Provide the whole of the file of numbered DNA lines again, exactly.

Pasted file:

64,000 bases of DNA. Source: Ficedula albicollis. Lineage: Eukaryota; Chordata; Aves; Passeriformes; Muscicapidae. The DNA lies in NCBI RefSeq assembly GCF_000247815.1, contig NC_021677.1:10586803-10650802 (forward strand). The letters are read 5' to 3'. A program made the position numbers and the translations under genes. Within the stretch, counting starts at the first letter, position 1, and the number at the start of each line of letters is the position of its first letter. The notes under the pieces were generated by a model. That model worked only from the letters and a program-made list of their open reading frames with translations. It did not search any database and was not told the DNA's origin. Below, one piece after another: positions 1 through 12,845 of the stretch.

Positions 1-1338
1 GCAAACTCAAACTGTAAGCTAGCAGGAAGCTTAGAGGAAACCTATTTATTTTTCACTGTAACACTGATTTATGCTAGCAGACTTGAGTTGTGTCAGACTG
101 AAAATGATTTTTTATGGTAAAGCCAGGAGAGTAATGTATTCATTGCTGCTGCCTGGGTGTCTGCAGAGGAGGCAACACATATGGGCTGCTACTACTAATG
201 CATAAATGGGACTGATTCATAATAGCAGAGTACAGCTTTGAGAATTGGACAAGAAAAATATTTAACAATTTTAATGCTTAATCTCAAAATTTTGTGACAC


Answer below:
64,000 bases of DNA. Source: Ficedula albicollis. Lineage: Eukaryota; Chordata; Aves; Passeriformes; Muscicapidae. The DNA lies in NCBI RefSeq assembly GCF_000247815.1, contig NC_021677.1:10586803-10650802 (forward strand). The letters are read 5' to 3'. A program made the position numbers and the translations under genes. Within the stretch, counting starts at the first letter, position 1, and the number at the start of each line of letters is the position of its first letter. The notes under the pieces were generated by a model. That model worked only from the letters and a program-made list of their open reading frames with translations. It did not search any database and was not told the DNA's origin. Below, one piece after another: positions 1 through 12,845 of the stretch.

Positions 1-1338
1 GCAAACTCAAACTGTAAGCTAGCAGGAAGCTTAGAGGAAACCTATTTATTTTTCACTGTAACACTGATTTATGCTAGCAGACTTGAGTTGTGTCAGACTG
101 AAAATGATTTTTTATGGTAAAGCCAGGAGAGTAATGTATTCATTGCTGCTGCCTGGGTGTCTGCAGAGGAGGCAACACATATGGGCTGCTACTACTAATG
201 CATAAATGGGACTGATTCATAATAGCAGAGTACAGCTTTGAGAATTGGACAAGAAAAATATTTAACAATTTTAATGCTTAATCTCAAAATTTTGTGACAC